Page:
Explanation of Position on a Resolution on Education for Democracy

Jaime Santiago
Advisor for Economic and Social Affairs
U.S. Mission to the United Nations
New York, New York
December 21, 2020


Mr. Chairman,

The United States believes that education is transformational for individuals and societies, and that it creates pathways to better health, economic growth, a sustainable environment, and peaceful, democratic societies. On November 15, 2018, the U.S. Agency for International Development (USAID) announced a new education policy aimed at focusing resources on programs that produce measurable learning outcomes for students. The policy also recognizes the important role of non-state actors, including civil society organizations, faith-based and charitable entities, and the private sector, in providing educational opportunities that help students gain access to the education and skills they need to be productive members of society.

The United States joins consensus on the “Education for Democracy” resolution with the express understanding that when this resolution acknowledges the importance of taking measures to ensure various aspects of education, it does so in terms that are mindful of and consistent with the governance framework for education in the United States and our respective federal, state, and local authorities.

We recognize the significant challenges in meeting education needs during the global pandemic. In many instances, non-state schools and providers, which often include faith-based and charitable organizations, are filling gaps that otherwise may be preventing access to education for many children and youth. The United States recognizes non-state schools, including those of faith-based and charitable entities, have an important role in helping to provide access to quality education for children and youth in developing countries.

The U.S. would like to thank the facilitators for working to reach consensus on this resolution. However, we would like to emphasize that the language in OP7 calling for combatting hate speech, discrimination, stigmatization, and more means that states should promote and foster strong counter-narratives [and a robust exchange of ideas] rather than suppressing protected speech and thought. The Trump Administration strongly supports the right to freedom of expression at home and abroad, and we oppose any attempt to unduly limit the exercise of this human right, including freedom of thought, conscience, and religion. Efforts to combat hate speech, stigmatization, and other ideas or speech with which we disagree should not be allowed to lead to unchecked power to censor, restrict, edit, shape, hide, or alter virtually any form of communication between private citizens and large public audiences. No state should restrict free thought, impose conformity, and shut down the voices of people. Democracy depends on the free exchange of ideas and the ability to dissent. We robustly protect freedom of expression because the cost of stripping away individual rights is far greater than the cost of tolerating hateful words. The best way to combat intolerant ideas is to have them defeated in a vibrant marketplace of ideas where they fall of their own weight when challenged. In America, the very heart of the education system’s mission is preparing students for life as citizens in a free society. Taxpayer dollars will not subsidize anti-First Amendment institutions, resolutions, or efforts.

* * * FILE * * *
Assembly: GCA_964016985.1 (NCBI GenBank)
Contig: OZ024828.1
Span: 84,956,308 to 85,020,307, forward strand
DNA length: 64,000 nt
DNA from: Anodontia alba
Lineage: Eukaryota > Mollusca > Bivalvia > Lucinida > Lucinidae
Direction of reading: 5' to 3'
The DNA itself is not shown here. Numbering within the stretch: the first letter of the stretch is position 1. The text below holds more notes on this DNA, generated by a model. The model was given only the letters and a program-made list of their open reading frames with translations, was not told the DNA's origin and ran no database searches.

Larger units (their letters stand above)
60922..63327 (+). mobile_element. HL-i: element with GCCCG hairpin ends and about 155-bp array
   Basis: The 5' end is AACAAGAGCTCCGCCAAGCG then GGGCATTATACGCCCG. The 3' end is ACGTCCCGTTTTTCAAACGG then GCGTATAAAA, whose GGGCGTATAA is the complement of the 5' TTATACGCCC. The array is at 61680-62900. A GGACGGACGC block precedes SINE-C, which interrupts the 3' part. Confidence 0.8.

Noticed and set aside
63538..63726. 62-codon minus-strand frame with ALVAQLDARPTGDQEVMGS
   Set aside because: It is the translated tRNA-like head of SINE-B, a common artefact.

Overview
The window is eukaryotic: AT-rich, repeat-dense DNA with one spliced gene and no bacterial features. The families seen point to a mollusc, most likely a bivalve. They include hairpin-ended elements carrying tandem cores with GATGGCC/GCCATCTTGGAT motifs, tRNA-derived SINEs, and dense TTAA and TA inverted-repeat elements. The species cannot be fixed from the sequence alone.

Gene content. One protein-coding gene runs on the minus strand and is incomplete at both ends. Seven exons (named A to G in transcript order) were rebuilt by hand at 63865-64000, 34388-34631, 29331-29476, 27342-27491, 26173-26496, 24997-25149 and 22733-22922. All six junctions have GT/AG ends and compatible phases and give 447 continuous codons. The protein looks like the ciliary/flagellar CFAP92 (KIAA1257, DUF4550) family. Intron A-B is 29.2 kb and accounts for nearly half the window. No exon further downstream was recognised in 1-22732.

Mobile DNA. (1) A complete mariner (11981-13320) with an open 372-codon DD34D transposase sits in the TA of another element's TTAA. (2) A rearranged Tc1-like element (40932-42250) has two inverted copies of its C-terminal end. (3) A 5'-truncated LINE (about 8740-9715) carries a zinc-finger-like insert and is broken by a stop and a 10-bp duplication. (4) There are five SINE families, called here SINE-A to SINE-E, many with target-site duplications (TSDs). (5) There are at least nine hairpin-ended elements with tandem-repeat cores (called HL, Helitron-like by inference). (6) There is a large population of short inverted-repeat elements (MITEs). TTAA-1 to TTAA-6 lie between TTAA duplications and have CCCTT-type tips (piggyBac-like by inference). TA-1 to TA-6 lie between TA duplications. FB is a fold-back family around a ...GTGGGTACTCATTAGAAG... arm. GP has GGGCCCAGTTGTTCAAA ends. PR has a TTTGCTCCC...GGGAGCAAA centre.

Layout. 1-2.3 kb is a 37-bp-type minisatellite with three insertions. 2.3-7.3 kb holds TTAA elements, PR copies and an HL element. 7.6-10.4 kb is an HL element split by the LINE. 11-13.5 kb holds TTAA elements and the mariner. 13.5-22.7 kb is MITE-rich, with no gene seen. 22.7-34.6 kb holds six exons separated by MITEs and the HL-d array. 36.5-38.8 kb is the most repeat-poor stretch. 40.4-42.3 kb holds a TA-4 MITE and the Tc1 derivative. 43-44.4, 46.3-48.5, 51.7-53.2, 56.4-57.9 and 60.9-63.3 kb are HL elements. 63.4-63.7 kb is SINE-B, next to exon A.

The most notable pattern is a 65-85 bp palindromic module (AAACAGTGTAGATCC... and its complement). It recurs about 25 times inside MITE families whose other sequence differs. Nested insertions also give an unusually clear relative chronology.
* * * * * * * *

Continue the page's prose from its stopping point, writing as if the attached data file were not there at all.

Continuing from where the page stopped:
We note that as of December 31, 2018, the United States withdrew from UNESCO and is no longer a party to it. In joining consensus on this resolution, we refer you to our remarks delivered on November 20, 2020, regarding our position with respect to the 2030 Agenda for Sustainable Development.